This is Cameron and his dog Nico. After a fight with his dad, Cameron was put out on the streets and has been staying in a homeless shelter downtown for about a week. Cameron told me that when he chose a cot at the shelter, he laid down and printed on the wall above him was Joshua 1:9, “Have I not commanded you? Be strong and courageous. Do not be afraid; do not be discouraged, for the Lord your God will be with you wherever you go.” This morning our paths crossed at the West Pennway exit in KC, where we gave him bottled water, clothes and a Bible. And as we were parting ways, he told me, “I’ll see you in Heaven.”
This is the prayer wall in the Lisa Barth Chapel at Children’s Mercy Hospital. Each white card that you see folded here and inserted into the wall represents a prayer for a sick child and their family. Guests to the chapel are welcome to leave a prayer request or take a card to pray over. There are no guidelines or restrictions on what types of prayers can be written — no stipulations about denomination or religion. There are just prayers as they might be sent straight up to God, from Christians, Buddhists, Jews, Muslims, and so on. I took one last week and on the card were a few sentences scrawled in handwriting that belonged either to a child or a desperate adult turning to faith as a last hope: “Pray for Jules. Baby girl. We love you.” As simple as it is, this prayer and the idea of this wall have stayed with me for days. Prayer is how we build our relationship with God. And this wall captures perfectly how I imagine prayers arriving in Heaven for Him to delicately weigh against His plan for us. While prayer is often our last resort — even for some longtime believers — all we have to do is put our words out there so they can eventually be found, read, and blessed. Our prayers don’t have to be pretty or legible — they just have to be sent, displaying our belief.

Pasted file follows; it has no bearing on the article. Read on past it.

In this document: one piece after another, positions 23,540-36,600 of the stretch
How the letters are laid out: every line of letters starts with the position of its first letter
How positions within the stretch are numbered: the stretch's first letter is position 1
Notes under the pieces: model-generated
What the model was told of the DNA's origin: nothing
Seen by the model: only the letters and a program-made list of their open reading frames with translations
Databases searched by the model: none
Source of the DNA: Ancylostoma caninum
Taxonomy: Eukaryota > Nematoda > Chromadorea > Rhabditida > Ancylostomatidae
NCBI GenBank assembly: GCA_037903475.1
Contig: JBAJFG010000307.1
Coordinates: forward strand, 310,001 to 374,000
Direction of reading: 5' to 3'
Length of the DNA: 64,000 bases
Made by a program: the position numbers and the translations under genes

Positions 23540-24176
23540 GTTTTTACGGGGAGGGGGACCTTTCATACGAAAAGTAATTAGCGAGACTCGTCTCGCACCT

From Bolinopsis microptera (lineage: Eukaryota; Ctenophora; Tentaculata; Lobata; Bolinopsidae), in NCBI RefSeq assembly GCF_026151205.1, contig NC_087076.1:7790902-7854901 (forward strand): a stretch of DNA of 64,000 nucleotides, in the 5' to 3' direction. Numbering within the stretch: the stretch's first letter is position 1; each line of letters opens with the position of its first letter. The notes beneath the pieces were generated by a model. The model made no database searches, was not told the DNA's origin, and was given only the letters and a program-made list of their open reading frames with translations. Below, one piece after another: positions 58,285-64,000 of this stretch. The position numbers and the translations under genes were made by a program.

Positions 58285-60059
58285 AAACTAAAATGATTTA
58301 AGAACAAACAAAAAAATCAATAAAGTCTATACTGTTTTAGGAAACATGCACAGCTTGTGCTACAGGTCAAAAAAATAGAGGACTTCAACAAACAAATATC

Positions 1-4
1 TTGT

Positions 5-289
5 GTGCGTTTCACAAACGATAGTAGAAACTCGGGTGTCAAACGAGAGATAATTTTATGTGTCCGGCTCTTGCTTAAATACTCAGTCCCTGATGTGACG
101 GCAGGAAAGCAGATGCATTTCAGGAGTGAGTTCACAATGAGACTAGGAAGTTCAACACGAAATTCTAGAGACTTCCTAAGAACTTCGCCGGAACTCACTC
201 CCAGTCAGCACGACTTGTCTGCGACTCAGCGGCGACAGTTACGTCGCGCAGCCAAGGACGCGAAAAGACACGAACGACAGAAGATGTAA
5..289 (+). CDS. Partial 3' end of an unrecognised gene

My intention in all this was not to draw comparisons between abandoned animals and lost human beings, but it happened all the same. I told my resident Cat Whisperer about the stray cats I’d stumbled across last weekend while making food deliveries to the homeless in downtown Kansas City. Naturally Caroline wanted to visit in person, so yesterday afternoon we loaded up some food and made the drive from our little town to the urban core, exiting the interstate at West Pennway. Immediately we were greeted by the city’s panhandlers and other destitute personalities. Their faces made me second guess my decision to bring an 11 year-old into this part of the world, but nevertheless we drove a few blocks and stopped under the overpass near 20th and McGee where the cats make a home by a vacant warehouse. We set out some cans of food and waited. After a few minutes, a black cat and an orange tabby gathered up the bravery to come out of hiding and take some nibbles. While Caroline concentrated on the cats, I kept watch on our surroundings to make sure we hadn’t attracted any unwanted attention from passers-by. The cats scattered after their bellies were full and we walked back to our truck satisfied that we’d managed to see the cats take the food. As I started the truck, I noticed my homeless friend Kevin carrying a full trash bag up the street. I hollered to him as we drove up the block and offered him some bottled water we brought along.